Then it came down to this big debate. Do you foul when you're up three? They let Steve Nash hit a 3 to tie that game. Almost no coach will foul until there's five seconds left in the game. I think that's something we don't know the answer to. But that's something we could study.

You should definitely go for 3 at the end of the game if you're down two. I think there's no question of that. Most coaches don't. The only team that did that, that I know, was Reggie Miller and the Pacers. They always did that. They always let Reggie take that shot. They would want the buzzer to go off with the ball in the air and it worked a lot of times.

I feel like I've seen Kobe do that.
Yeah, I mean Kobe's probably done it too. But the math is solid there. If I've got the ball and I can take the shot with the horn going off, you should go for 3. You only win the overtime half the time. Suppose you have a 50% chance of hitting the two. So you make a shot half the time, and then you win in overtime half the time, you win the game just 25% of the time.

But if you shoot the 3, you've got at least a 30% chance. That's all you need to know.

[Houston GM] Daryl Morey, I guess, never talks about what he does. That article about Shane Battier, though, you know the one I'm talking about? A lot of that was adjusted +/-. They have their own adjusted +/-, I guess.

The dataset we use is every minute of every game -- who's on the court? That's really, to my mind, where the game should be.
Greg Oden
When Greg Oden played in Joel Przybilla's place with Portland's starting lineup, Winston says the team was far less effective.
Andrew D. Bernstein/NBAE/Getty Images)

I hate fantasy football, for instance, because it totally wrecks the whole point of the game, which is to win. When the quarterback throws the pass, and you have the running back, you get mad. Well if it's your team, you shouldn't get mad. Oh it's horrible. It's not why you like basketball or football. I mean, Adrian Peterson is the best player in fantasy football and he didn't even help the team, hardly, last year.

If you had unlimited minutes, adjusted plus/minus would be a perfect metric. We don't, so sometimes it'll mess up. When it does, there are little adjustments that we make, that I don't want to talk about, but I think that's why we do a better job than some of the other people.

There are some problems with the data analysis that can make it difficult to analyze a player. Most people who are running plus/minus are using canned stats packages like SPSS or SAS. And I think if you do that you can't make the adjustments very easily for the players whose numbers will be screwed up by the normal process.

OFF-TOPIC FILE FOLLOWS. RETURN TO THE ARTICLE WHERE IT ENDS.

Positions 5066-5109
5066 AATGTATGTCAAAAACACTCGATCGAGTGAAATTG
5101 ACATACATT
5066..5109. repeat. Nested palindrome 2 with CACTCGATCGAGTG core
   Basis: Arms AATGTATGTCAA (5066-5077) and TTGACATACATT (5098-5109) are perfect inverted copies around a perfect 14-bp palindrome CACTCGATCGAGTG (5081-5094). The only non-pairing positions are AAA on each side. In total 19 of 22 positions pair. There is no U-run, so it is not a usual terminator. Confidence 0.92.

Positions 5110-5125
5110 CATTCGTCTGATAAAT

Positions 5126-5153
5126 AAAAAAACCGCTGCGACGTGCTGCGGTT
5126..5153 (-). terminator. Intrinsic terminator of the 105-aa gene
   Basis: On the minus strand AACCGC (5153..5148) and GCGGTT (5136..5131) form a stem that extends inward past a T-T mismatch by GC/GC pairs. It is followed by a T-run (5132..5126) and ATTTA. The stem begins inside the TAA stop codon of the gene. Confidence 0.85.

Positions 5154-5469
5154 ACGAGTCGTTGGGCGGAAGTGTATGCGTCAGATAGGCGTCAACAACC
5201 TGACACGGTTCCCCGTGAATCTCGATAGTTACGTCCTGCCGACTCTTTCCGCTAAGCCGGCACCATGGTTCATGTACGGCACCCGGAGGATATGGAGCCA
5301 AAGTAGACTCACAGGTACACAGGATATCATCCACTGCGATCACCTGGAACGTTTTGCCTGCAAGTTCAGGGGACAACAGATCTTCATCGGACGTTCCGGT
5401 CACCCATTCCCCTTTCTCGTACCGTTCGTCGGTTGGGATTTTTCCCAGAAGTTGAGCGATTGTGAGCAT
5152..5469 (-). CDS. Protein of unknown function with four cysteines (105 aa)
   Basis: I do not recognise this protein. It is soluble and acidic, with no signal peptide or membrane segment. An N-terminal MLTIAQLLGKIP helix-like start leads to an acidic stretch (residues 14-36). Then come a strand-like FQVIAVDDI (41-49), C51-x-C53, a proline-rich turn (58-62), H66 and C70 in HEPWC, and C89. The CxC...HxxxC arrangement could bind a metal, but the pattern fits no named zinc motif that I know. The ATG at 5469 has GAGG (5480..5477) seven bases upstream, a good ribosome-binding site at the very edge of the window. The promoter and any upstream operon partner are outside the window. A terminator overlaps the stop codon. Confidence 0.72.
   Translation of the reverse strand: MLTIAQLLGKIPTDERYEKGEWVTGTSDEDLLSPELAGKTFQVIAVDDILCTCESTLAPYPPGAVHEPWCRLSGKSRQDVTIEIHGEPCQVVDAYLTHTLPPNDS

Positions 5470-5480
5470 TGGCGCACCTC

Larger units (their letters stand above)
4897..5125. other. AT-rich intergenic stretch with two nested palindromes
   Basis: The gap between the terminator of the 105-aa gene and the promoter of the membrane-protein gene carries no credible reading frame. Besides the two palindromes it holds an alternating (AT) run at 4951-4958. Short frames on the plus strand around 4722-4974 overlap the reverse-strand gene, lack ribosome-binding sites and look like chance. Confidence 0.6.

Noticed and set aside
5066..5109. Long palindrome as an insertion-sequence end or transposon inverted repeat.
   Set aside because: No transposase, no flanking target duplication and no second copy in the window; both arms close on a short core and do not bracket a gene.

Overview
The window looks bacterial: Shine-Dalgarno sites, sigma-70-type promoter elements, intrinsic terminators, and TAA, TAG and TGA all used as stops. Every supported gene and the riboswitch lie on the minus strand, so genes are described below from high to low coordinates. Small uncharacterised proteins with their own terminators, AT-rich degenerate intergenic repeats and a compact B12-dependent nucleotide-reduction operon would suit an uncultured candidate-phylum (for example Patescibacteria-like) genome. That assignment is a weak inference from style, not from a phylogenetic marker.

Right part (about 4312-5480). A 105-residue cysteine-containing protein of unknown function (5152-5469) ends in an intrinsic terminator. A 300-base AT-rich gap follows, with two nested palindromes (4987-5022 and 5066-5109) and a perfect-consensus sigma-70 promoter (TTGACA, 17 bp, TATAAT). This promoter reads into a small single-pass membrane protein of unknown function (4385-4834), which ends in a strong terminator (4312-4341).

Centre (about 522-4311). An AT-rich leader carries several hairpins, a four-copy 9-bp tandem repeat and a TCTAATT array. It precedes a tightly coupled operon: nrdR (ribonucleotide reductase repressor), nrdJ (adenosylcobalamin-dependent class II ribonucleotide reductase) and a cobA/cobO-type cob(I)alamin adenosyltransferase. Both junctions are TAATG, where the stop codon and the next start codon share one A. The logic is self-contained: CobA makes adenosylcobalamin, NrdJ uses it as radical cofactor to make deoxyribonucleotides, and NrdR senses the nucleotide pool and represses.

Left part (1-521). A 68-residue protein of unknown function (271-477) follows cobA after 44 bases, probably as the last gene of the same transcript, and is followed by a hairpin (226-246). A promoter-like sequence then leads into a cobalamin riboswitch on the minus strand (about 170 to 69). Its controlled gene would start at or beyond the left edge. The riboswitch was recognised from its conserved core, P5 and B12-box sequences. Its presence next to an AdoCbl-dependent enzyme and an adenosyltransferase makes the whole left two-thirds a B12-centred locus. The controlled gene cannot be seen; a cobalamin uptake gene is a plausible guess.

But that's like our secret so we don't talk about that much. The lineup stuff ... after a bunch of games you can really see the three-man combinations that work. You can see that others don't work. Things pop out.

Are there teams that have great lineups that they just don't know about?
Oh yes. You see all kinds of things. For instance, in the Bulls/Celtics playoff series last year, everyone talks about Kevin Garnett being out. But if Luol Deng had been healthy, the Bulls would have won. I'm pretty sure.

The average team plays something like 4-500 lineups a year. Amazing.

In Portland, the lineup they played the most was pretty good. LaMarcus Aldridge, Nicolas Batum, Steve Blake, Joel Przybilla and Brandon Roy was 14 points better than average. Put in Greg Oden for Przybilla ... it's one point worse than average.

For the Blazers, there are some great lineups I see to close games. Brandon Roy, LaMarcus Aldridge, Rudy Fernandez, Joel Przybilla and Steve Blake. They played 167 minutes and were 32 points better than average.

That's the starting lineup with Rudy in place of Batum.
Right, so it's 17 points better with that one substitution.

There are a lot of minutes here, so that's a lot of data.

The key to the Lakers -- it doesn't take a genius to figure it out, is you close with Lamar Odom, Pau Gasol, and Kobe Bryant. If you do that, you can't really go wrong.

You take out Bryant and leave Odom in, they were good. You take out Odom and leave Bryant in they weren't good. That's why I say Odom was better than Bryant.

OK, this is what they closed with: Trevor Ariza, Kobe Bryant, Derek Fisher, Pau Gasol and Lamar Odom. That's 18 points better than average. And isn't that the one that closed every game? That's a good lineup, and they played that one the most.

Artest will be interesting.

Another good lineup is if you take that same thing, but put in Luke Walton for Fisher. Or Walton for Ariza. That's just as good. Doesn't make any difference.

This lineup is off the charts, and didn't play much: Bryant, Gasol, Odom, Luke Walton and Shannon Brown.

That lineup won by 55 points a game. They played 50 minutes together.

There's things like this on every team. Let's look at Houston. They should know everything. I had dinner with Daryl Morey once when he still worked for Boston and I showed him what we do. So he knows what we do. I don't know what he does, but I know he does a lot more.

I'm happy for him. He's a really nice guy, he's been very supportive of my book and he's good for the math people. He's the "Moneyball" of the NBA.

The Rockets six lineups that played the most, five of them are ten points or more better than average.

The only bad one was Rafer Alston, Shane Battier, Tracy McGrady, Luis Scola and Yao Ming, and they won't be playing that one this season.

More to come from Wayne Winston on Monday.